• The National Strategic Plan for Tuberculosis Elimination (2017-2025) was launched with the goal of eliminating TB by 2025.  It is a multi-pronged approach aimed at detecting all TB patients, with a focus on TB patients seeking care from private physicians and undiagnosed TB in high-risk areas.
  • All TB patients in tribal notified blocks are eligible for a travel grant of 750 rupees.
  • Community treatment supporters who support patients during treatment, resulting in a successful outcome, are compensated with:
    • Rs.1000 for Drug Sensitive TB, 
    • Rs.2000 for completion of the Intensive Phase, and 
    • 3000 rupees for completing the Continuation Phase of treatment for Drug-Resistant Tuberculosis.
  • Nikshay Poshan Yojana, which began on April 1, 2018, provides 500 rupees per month to all TB patients for nutritional support for the course of their treatment.

Three key underserved areas:

  • Development and widespread use of an adult tuberculosis vaccine:
    • The present one, which is provided at birth and is especially important for youngsters, is 100 years old. 
    • Significance: The experience of the COVID-19 vaccine development process teaches us how things can be done if there is a strong collaborative will and activity.
    • India’s initiative: It’s also no surprise that Indian initiatives are prominently included on the list of vaccines in development. 
    • Issue or challenge: The difficulties of equal distribution demonstrated with the COVID-19 vaccinations must be avoided at all costs. This is another area where India’s strengths shine.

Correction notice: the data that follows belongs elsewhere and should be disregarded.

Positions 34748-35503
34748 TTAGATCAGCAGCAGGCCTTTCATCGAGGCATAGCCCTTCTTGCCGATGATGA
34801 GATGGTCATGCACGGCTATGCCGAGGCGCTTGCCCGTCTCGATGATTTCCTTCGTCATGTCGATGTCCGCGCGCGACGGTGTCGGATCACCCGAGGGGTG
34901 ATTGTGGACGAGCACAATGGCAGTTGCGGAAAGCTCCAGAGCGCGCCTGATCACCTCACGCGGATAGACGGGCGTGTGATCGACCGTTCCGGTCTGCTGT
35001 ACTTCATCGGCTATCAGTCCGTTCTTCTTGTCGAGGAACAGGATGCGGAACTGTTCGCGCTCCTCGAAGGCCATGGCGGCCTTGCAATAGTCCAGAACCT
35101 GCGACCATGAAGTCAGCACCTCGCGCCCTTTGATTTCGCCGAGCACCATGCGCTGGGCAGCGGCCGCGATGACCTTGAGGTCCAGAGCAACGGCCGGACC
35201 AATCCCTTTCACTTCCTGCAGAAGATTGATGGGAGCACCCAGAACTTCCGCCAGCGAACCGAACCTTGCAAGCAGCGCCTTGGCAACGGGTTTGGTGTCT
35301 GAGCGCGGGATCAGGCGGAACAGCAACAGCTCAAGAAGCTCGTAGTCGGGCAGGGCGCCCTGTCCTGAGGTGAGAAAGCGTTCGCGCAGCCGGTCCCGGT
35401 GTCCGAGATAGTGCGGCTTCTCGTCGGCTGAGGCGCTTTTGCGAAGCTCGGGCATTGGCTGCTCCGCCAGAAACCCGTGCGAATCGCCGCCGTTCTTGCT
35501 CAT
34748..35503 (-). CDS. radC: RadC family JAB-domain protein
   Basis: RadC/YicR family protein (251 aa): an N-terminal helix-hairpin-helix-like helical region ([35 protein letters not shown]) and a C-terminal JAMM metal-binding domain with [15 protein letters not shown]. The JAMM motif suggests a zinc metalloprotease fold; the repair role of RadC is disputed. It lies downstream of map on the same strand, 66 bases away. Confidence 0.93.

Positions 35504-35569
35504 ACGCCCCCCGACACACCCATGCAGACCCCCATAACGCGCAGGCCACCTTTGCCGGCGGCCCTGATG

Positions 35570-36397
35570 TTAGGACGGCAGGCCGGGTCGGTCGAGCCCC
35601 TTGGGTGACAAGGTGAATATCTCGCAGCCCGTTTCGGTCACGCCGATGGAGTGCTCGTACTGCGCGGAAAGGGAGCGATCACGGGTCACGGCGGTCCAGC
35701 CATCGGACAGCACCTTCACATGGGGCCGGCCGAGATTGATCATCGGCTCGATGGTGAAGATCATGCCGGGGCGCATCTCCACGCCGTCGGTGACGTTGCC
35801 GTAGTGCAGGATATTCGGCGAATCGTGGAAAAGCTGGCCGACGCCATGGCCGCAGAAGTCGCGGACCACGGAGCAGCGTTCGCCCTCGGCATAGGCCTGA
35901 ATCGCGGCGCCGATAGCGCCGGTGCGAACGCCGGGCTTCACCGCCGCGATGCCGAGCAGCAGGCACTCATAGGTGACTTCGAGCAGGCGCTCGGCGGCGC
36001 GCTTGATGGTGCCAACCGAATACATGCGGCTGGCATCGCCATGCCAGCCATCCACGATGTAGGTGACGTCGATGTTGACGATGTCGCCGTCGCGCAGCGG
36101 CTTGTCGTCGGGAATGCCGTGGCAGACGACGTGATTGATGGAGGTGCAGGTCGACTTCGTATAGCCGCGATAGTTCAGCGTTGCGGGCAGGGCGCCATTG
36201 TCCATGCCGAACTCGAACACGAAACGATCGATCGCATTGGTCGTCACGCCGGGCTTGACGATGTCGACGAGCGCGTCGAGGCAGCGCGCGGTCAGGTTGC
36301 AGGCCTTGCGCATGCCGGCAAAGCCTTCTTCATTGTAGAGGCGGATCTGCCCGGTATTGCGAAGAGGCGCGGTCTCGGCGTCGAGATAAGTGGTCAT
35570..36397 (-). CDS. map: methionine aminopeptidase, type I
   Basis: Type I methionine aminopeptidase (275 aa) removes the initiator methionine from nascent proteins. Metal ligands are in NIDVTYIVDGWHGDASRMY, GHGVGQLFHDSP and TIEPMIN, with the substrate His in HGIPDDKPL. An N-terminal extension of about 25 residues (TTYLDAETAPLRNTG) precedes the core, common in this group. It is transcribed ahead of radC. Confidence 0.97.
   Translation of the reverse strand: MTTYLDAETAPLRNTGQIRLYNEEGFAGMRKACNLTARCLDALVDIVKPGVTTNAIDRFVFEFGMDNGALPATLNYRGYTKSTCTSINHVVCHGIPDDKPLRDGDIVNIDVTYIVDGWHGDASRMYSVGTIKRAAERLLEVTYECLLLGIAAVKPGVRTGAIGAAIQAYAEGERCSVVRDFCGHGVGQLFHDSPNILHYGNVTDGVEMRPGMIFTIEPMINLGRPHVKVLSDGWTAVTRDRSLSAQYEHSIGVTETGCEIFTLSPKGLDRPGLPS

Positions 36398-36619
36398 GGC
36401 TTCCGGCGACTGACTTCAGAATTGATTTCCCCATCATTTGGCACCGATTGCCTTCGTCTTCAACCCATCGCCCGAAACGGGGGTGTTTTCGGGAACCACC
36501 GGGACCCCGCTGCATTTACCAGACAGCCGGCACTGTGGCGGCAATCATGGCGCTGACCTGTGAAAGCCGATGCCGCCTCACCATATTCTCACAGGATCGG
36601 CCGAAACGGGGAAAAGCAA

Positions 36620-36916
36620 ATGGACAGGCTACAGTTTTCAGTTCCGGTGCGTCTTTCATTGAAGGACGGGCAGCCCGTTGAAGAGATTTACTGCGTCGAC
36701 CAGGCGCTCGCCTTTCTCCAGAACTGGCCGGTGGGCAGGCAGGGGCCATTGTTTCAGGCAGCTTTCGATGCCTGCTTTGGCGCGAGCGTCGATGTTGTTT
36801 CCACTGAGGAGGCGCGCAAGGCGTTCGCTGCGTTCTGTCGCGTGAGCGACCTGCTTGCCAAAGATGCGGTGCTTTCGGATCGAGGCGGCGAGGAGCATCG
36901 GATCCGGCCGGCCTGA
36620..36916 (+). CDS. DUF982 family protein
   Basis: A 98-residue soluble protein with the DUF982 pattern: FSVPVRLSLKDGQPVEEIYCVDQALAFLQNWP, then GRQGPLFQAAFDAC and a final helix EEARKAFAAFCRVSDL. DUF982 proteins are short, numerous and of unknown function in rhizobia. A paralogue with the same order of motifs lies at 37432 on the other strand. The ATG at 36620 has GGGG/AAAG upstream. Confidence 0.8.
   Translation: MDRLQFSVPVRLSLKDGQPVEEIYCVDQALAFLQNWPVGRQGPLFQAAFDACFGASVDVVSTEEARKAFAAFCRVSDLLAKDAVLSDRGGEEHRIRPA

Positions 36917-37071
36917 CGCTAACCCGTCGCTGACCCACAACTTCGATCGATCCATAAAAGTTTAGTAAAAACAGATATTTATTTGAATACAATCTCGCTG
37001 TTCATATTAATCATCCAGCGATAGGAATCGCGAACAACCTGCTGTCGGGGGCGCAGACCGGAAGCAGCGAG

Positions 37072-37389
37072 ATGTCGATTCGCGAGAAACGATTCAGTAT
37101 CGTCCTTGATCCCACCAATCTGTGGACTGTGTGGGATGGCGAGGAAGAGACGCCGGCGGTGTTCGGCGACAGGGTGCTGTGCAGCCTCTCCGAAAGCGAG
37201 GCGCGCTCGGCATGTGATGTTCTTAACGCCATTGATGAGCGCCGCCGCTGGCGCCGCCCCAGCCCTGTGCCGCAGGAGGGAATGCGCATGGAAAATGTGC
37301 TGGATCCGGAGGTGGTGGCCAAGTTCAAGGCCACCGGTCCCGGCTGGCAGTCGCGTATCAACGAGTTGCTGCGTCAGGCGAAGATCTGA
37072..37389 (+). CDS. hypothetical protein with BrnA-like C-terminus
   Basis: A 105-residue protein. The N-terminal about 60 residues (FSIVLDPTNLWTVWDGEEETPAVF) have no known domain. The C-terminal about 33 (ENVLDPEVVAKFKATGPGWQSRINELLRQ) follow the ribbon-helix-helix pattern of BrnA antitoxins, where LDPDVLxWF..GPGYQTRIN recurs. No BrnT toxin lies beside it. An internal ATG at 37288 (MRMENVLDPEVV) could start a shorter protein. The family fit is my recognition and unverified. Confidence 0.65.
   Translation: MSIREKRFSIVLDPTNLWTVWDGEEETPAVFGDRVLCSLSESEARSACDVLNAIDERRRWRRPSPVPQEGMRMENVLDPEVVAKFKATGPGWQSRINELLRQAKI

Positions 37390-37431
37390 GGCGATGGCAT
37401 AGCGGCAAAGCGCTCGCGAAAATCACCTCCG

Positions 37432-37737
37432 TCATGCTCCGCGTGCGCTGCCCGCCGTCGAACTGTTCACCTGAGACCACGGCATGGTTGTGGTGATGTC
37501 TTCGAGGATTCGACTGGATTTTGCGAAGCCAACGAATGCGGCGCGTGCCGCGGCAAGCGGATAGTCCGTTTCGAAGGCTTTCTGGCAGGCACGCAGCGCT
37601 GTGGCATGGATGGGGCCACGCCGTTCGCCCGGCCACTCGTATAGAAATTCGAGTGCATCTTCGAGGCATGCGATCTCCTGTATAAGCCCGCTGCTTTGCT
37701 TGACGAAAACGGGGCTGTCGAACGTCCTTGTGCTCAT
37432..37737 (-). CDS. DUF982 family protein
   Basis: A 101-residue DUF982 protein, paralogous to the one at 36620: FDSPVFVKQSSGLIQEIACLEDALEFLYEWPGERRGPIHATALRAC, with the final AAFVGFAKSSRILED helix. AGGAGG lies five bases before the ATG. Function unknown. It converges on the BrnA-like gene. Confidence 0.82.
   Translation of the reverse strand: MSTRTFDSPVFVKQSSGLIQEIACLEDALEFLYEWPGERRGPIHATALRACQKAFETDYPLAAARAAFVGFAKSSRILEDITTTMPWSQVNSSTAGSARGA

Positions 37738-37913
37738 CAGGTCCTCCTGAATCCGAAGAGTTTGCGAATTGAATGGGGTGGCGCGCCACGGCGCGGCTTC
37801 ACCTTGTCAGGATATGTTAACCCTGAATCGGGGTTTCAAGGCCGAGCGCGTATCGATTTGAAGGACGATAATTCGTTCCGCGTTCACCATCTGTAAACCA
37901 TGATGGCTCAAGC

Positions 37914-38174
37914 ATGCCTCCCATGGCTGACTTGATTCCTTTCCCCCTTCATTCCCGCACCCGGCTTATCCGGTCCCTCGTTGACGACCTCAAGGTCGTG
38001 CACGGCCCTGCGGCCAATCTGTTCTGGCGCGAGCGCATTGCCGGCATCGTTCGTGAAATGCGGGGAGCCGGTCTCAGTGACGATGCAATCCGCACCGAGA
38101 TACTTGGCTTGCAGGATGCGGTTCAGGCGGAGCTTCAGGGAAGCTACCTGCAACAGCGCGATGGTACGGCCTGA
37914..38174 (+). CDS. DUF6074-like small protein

• Development of novel treatment medicines for tuberculosis:
    • Following a nearly five-decade development drought, a few novel anti-TB medications are now accessible for general usage, if only pricing and production capacity were no restrictions.
    • Moving to an injection-free, all-oral tablet regimen for tuberculosis (the current norm is at least six months) will enhance patient compliance and minimize patient tiredness.
    • Significance: The effort to develop a slew of newer drugs must be accelerated so that when drug resistance develops to the most recently introduced drugs, we will have newer therapies available.
    • Issue/challenge: Current drug-resistant TB estimations are disheartening at best and worrisome at worst.  Not having a ready pipeline of newer medications is a mistake made in the past.
  • Diagnosis:
    • There are significant breakthroughs in the use of AI-assisted portable radiography for diagnosing tuberculosis, with 90-second reporting and 95%+ accuracy. This is a mature technology that should be used widely right now.
    • Another area of progress is the use of sentinels, passive surveillance, and the interpretation of cough sounds to detect tuberculosis. This enables unobstructed home-level screening and monitoring, as well as nudges to seek therapy.
    • Significance: This technology is ready for larger-scale deployment and has the potential to revolutionise the way public places and other air quality indicators are monitored.
    • India’s initiative: For COVID-19, India hosted the InDx diagnostics coalition in Bengaluru. This and other biotech businesses should be rewarded for breaking through the complexity of molecular testing and pricing barriers with low-cost, high-quality technologies. New developments in this area should allow the current money available for the procurement of TB tests to be used twice as much.

Source: The Hindu, WHO, PIB